All 20 partners from 14 different countries and representatives from the European Commission’s Directorate-General for Research & Innovation will gather for the first time.
SLU and the Department of Forest Resource Management, SLU Umeå, is the lead partner of INTEGRAL. The project has a duration of 4 years and has received funding by 7 million euro from the Seventh Framework Programme for Research within the area of Sustainable management of resources. All partners will cooperate to put forward a coherent policy process for integrated management of European forest landscapes. The challenge is to meet the different demands for ecosystem services.
“It is tremendously exciting to lead this venture which embraces the most important forest environments in Europe. The research will be applied in a total of 20 landscapes in 10 European countries that differ in key characteristics, such as ownership, the importance of forestry and forest-based industries and the priorities of allocation and management of new and existing forestlands. We will give the possibility to both local and national stakeholder groups all the way through the project, they play a decisive role, and I think this was a central element in the selecting of our project in tough competition with other applications”, says professor Ola Eriksson, project coordinator.
Mikael Propst | idw
See, understand and experience the work of the future
11.12.2017 | Fraunhofer-Institut für Arbeitswirtschaft und Organisation IAO
Innovative strategies to tackle parasitic worms
08.12.2017 | Swiss Tropical and Public Health Institute
DNA molecules that follow specific instructions could offer more precise molecular control of synthetic chemical systems, a discovery that opens the door for engineers to create molecular machines with new and complex behaviors.
Researchers have created chemical amplifiers and a chemical oscillator using a systematic method that has the potential to embed sophisticated circuit...
MPQ scientists achieve long storage times for photonic quantum bits which break the lower bound for direct teleportation in a global quantum network.
Concerning the development of quantum memories for the realization of global quantum networks, scientists of the Quantum Dynamics Division led by Professor...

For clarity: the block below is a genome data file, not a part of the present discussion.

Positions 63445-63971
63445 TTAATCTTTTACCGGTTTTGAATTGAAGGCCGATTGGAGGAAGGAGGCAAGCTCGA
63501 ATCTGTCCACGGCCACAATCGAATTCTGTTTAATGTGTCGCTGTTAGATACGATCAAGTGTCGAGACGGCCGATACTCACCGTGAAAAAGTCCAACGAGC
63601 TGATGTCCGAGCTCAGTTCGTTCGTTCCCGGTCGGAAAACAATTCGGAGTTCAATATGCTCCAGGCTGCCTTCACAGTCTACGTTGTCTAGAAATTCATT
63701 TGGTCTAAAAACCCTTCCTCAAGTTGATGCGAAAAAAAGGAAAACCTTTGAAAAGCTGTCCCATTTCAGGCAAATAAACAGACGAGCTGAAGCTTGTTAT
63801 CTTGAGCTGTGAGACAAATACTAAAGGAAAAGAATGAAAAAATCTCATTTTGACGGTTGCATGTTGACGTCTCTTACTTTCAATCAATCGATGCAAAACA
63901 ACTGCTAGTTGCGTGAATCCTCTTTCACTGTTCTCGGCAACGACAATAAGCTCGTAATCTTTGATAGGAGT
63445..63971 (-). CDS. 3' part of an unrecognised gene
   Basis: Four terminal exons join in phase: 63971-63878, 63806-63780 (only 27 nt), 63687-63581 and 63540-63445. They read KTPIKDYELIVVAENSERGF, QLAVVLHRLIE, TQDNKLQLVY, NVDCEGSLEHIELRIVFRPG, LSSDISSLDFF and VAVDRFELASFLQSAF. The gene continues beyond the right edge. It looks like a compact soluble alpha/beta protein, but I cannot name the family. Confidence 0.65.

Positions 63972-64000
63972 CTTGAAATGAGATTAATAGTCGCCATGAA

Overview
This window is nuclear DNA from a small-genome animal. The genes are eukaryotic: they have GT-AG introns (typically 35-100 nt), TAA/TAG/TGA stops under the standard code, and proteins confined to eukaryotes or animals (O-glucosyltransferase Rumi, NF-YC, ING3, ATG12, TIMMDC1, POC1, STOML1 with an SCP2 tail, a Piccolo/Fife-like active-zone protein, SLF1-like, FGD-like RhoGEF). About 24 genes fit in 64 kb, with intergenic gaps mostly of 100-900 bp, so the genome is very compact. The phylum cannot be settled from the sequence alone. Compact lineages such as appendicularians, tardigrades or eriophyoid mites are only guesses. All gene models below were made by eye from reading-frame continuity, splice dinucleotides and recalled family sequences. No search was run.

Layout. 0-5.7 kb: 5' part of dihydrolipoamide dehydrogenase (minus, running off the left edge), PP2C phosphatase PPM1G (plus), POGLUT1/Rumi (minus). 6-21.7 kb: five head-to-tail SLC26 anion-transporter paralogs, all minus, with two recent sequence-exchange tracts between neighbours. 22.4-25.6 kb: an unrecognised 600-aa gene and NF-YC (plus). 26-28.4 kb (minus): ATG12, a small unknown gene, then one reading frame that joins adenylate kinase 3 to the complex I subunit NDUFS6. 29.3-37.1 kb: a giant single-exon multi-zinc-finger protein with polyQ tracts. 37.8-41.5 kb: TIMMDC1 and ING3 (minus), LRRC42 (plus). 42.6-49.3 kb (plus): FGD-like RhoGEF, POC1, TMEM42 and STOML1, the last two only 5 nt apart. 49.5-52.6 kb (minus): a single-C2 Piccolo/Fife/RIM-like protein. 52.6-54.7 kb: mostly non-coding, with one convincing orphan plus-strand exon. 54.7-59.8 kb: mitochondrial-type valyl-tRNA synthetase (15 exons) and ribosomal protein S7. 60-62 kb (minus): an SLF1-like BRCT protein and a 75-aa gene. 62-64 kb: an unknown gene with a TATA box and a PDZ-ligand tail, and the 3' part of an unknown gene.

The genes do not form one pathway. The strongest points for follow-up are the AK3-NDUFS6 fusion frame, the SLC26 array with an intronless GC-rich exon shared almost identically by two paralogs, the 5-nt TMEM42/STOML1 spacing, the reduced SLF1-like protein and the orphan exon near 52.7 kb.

Researchers have developed a water cloaking concept based on electromagnetic forces that could eliminate an object's wake, greatly reducing its drag while...
Tiny pores at a cell's entryway act as miniature bouncers, letting in some electrically charged atoms--ions--but blocking others. Operating as exquisitely sensitive filters, these "ion channels" play a critical role in biological functions such as muscle contraction and the firing of brain cells.
To rapidly transport the right ions through the cell membrane, the tiny channels rely on a complex interplay between the ions and surrounding molecules,...
The miniaturization of the current technology of storage media is hindered by fundamental limits of quantum mechanics. A new approach consists in using so-called spin-crossover molecules as the smallest possible storage unit. Similar to normal hard drives, these special molecules can save information via their magnetic state. A research team from Kiel University has now managed to successfully place a new class of spin-crossover molecules onto a surface and to improve the molecule’s storage capacity. The storage density of conventional hard drives could therefore theoretically be increased by more than one hundred fold. The study has been published in the scientific journal Nano Letters.
Over the past few years, the building blocks of storage media have gotten ever smaller. But further miniaturization of the current technology is hindered by...
11.12.2017 | Event News
08.12.2017 | Event News
07.12.2017 | Event News
15.12.2017 | Power and Electrical Engineering
15.12.2017 | Materials Sciences
15.12.2017 | Life Sciences